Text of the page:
What makes drip-free candles drip-free?

How to Make a Dripless Candle 2021 - Todo web media

Kristin Duvall Getty Images

Taper candles make for a cozy and romantic feel, but while they are burning they usually drip down the candle holder and by the time they get to the nub the candle holder is often a mess of hardened wax that is a pain to clean up.

The good news is that you can try making each taper candle drip free. It takes about 5 to 30 minutes. There are a couple of ways you can accomplish this when you make your own candles.

In order for a candle to be drip-free, one of two things must happen:

  • The wick must absorb all of the melted wax before it can drip over the edge.
  • The candle just needs to melt in the middle, leaving a hollow rim / tube to hold all of the melted wax.

What you need

  • Standard melting point (135 to 145 F) wax column or taper blend
  • High melting point (160 to 165 F) hurricane or translucent crystals < ein="" tauchbottich="" -="" etwas,="" um="" die="" kerze="" vollständig="" zu="">
  • Let a candle dribble

Method # 1

In order for the wick to use all of the wax, you need to find the perfect combination of wick and wax. Virtually any candle can be drip-free when fully balanced - that is, the wick is just the right size for the wax used and the shape. The only way to ensure this is to do the test repeatedly until you are sure it is correct.

    Method # 2

    So that the candle only burns in the middle, you have to submerge the candle. This is most common and easy with hand-dipped cones, but you could do it with a pillar or other round candle. A square or oddly shaped candle will never burn perfectly evenly.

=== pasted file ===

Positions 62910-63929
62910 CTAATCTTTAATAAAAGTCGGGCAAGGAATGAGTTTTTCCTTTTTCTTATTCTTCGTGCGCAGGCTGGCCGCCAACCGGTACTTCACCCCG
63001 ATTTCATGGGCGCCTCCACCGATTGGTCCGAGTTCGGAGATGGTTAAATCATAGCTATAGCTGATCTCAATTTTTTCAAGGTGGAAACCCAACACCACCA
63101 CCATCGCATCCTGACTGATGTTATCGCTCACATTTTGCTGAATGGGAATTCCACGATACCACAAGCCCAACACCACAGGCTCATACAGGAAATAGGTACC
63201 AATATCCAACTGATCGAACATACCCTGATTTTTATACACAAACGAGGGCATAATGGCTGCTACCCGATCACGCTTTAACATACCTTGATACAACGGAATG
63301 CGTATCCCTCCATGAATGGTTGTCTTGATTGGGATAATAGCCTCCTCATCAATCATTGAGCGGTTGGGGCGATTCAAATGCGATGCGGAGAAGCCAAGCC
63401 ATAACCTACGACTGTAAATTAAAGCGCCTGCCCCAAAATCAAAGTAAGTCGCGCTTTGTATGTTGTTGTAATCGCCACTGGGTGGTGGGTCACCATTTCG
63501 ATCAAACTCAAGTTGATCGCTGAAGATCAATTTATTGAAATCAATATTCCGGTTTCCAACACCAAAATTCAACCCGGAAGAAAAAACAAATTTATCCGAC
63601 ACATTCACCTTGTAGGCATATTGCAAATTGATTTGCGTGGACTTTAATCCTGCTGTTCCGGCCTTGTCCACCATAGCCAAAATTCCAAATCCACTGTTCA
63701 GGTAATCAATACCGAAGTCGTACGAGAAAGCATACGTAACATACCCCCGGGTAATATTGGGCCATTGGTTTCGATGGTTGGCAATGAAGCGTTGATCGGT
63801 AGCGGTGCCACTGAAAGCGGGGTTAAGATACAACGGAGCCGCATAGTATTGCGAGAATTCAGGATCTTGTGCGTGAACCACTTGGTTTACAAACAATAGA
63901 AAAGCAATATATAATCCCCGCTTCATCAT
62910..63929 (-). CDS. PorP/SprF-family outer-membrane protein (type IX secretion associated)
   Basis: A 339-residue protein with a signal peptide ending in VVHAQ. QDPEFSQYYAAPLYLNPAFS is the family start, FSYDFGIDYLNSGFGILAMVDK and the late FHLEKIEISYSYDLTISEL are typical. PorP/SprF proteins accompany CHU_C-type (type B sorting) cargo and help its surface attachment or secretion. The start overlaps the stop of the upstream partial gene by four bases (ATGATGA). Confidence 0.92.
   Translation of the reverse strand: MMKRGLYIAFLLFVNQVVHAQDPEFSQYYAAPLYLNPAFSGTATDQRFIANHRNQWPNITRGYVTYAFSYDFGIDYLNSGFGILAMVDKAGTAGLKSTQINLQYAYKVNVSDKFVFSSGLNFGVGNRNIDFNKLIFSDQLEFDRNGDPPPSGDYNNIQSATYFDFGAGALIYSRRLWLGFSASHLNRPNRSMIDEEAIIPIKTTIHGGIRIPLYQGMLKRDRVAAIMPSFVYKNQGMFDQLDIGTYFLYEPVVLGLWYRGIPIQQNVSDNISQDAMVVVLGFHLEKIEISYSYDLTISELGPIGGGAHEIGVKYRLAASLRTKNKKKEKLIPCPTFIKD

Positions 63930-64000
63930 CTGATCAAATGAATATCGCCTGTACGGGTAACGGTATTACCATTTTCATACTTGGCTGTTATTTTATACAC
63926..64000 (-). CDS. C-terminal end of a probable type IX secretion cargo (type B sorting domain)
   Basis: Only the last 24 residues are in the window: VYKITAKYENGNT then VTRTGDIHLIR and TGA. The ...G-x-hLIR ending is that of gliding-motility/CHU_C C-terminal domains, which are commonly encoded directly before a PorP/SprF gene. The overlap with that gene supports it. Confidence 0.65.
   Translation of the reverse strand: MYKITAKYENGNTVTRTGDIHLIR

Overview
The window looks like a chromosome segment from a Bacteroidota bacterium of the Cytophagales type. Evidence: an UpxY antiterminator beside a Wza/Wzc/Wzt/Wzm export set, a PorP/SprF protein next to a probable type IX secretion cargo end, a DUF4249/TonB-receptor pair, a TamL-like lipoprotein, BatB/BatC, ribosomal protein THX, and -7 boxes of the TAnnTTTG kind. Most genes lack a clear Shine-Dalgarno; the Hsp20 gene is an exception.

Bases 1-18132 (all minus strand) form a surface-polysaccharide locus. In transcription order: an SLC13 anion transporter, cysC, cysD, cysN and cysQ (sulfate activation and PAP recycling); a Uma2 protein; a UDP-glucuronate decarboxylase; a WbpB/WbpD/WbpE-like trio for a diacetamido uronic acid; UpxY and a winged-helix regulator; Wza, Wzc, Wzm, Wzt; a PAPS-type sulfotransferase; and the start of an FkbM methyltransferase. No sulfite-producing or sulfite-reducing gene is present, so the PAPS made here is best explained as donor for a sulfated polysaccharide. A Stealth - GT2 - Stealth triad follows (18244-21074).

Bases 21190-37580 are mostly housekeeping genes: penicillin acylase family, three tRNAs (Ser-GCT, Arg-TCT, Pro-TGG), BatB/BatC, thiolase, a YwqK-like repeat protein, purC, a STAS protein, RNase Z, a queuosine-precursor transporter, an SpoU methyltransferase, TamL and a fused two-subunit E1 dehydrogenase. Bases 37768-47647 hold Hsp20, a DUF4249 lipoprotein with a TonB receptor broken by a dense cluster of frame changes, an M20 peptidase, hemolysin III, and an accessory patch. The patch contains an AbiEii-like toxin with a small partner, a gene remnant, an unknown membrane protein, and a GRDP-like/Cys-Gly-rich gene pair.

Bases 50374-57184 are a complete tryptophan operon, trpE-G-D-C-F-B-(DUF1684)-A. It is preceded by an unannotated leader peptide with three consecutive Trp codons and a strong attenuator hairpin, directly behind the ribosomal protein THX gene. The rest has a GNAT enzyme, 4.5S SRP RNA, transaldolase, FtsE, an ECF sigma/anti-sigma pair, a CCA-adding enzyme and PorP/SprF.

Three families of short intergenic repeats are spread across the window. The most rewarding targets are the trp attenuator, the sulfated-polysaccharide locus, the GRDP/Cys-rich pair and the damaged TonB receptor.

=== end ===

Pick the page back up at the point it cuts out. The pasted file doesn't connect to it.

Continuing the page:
1. Place the candle, whether hand-dipped or molded, in regular wax with a melting point of 135 to 145 F. Most of your taper and pillar blend waxes fall within this range.
    2. When the candle is cool, soak it in.
    3. There are two ways to skip this. Either use a premixed "hurricane" or over-dip wax that has a high melting point of 160-170 F, or use a wax additive like translucent crystals that are effective in increasing the melting point of your wax.
    4. If there is room in your crucible to submerge the entire candle, that's where you can store it. Otherwise, you'll have to improvise a submersible tub. One easy option is to use large cans of frozen juice. You can color the wax if you like. Some people dip a white candle in a bold colored over-dipping wax, which is a great effect.
    5. Quickly dip the candle into the wax three or four times, then wait a minute or two between dips. The more times you dip, the thicker the outer edge / edge will be. This immersion creates a higher temperature melting "shell" around the candle, allowing the center of the candle to melt first, leaving the outside unmelted, creating a hole. Store-bought pillar candles burn this way, with the center will burn off and hold the melted wax while the sides remain intact.